Model selection results for latent high-dimensional graphical models on binary and count data with applications to fMRI and Genomics
Sinclair, David Giles
This dissertation explores the undirected graphical model framework. We explore applications of highly dependent binary data and count data in order to determine to determine the underlying structural dependencies. In the first chapter we provide an overview of statistical techniques used in the dissertation. This includes an overview of undirected graphical models, as well as discussion on the Gaussian graphical model. Fitting procedures for the Gaussian graphical model are discussed, as the procedures are foundational to cases discussed in subsequent chapters. In the second chapter we propose the misclassified Ising Model: a framework for analyzing dependent binary data where the binary state is susceptible to error. We extend the theoretical results of the model selection method presented in Ravikumar et al. (2010) to show that the method will still correctly identify edges in the underlying graphical model under suitable misclassification settings. With knowledge of the misclassification process, an expectation maximization algorithm is developed that accounts for misclassification during model selection. We illustrate the increase of performance of the proposed expectation maximization algorithm with simulated data, and using functional magnetic resonance imaging data from the Human Connectome Project. Appendices to the paper containing proofs of the theoretical results, and weight calculations steps. In chapter 3 we report on a novel Interregional Function Connectivity (IRFC) method for functional connectivity in task-fMRI data. The approach can be directly applied to output from the standard GLM. Given a parcellation of the cortex, activation states are estimated using GLM output. The connectivity fitting procedure builds a whole-brain conditional independence graph where edges can be interpreted as direct communications between regions of the cortex. Under the stated statistical model, the full network estimates a whole-brain functional connectivity network. The model can be fit using the IRFCnet function https://github.com/lbc-spreng/IRFCnet, directly given GLM output. The model is demonstrated with working memory data from the Human Connectome Project where the activation state of regions of the cortex is estimated using a univariate contrast of the 2-back greater than 0-back working memory conditions. Our model observed strong positive connectivity between parietal and frontal brain regions consistent with numerous previous reports of frontoparietal activation and connectivity during n-back performance. IRFC output was then submitted to graph analysis. These findings provide the first evidence supporting an extended GLM approach for the simultaneous estimation of whole brain activation and functional connectivity. In chapter 4 we introduce the Poisson Log-Normal Graphical Model, and present a normality transformation for data arising from this distribution. The model allows for network dependencies to be modeled for count data, and we provide an algorithm which utilizes a one-step EM based result in order to allow for a provable increase in performance in determining the network structure. The model is shown to provide an increase in performance in simulation settings over a range of network structures. The model is applied to high-throughput microRNA (miRNA) sequencing data from patients with breast cancer from The Cancer Genome Atlas (TCGA). By selecting the most highly connected miRNA molecules in the fitted network we find that nearly all of them are known to be involved in the regulation of breast cancer.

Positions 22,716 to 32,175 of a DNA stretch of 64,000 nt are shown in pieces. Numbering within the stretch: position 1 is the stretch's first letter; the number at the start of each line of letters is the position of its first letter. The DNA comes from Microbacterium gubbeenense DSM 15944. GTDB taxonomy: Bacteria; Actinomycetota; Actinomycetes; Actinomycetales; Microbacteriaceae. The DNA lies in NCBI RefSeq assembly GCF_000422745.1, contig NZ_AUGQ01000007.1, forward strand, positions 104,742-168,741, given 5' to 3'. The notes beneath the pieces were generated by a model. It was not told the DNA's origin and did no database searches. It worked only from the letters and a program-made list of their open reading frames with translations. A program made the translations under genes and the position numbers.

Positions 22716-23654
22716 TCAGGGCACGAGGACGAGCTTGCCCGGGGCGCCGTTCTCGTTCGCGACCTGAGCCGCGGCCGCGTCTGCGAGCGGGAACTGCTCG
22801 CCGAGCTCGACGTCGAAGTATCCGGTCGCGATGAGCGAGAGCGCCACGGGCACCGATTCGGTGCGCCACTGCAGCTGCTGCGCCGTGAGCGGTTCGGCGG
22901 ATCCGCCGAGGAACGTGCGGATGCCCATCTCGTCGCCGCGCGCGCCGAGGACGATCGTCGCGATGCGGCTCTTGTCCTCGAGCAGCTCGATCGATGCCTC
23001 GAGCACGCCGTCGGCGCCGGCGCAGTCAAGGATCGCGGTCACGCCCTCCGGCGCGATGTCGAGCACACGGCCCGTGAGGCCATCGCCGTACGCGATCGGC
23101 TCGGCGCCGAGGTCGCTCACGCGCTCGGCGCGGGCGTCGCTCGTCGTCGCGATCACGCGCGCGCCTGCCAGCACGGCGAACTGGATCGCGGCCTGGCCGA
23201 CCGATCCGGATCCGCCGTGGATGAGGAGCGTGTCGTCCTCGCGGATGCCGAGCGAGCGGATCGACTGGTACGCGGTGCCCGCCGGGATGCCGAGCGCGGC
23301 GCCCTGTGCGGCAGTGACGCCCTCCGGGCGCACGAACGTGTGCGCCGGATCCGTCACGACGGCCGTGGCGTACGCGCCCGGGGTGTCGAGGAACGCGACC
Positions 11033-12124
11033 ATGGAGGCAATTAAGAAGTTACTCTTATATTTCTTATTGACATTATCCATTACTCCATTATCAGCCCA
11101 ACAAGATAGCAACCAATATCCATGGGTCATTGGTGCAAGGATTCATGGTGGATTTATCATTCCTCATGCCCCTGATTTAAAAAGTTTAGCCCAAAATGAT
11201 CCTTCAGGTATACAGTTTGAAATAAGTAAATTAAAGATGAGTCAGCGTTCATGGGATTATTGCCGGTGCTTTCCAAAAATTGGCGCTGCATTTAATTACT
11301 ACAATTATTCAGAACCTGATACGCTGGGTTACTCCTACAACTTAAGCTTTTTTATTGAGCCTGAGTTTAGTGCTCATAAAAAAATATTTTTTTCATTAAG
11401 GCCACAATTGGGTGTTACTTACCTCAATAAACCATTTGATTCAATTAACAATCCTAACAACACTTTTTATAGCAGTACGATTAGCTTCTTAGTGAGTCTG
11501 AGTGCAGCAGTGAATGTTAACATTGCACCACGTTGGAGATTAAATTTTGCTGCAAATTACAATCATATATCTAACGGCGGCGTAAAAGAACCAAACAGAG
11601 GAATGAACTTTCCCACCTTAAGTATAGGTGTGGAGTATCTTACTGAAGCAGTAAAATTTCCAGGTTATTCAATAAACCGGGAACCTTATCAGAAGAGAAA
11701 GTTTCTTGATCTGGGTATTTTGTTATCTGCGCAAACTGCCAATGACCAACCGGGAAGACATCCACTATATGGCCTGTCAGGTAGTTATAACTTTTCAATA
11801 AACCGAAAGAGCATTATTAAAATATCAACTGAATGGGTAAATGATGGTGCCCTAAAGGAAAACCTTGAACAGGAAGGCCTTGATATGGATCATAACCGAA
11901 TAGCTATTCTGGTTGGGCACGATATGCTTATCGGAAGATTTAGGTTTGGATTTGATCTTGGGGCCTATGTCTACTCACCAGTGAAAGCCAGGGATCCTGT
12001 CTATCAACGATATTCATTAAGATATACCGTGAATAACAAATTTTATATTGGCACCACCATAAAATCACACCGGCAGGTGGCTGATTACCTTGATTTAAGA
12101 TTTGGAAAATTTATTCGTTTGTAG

Statistics; fMRI; Graphical Models; Expectation Maximzation; Latent Network; miRNA; lasso
Hooker, Giles J.
Spreng, Robert Nathan; Booth, James
PHD of Statistics
Doctor of Philosophy
dissertation or thesis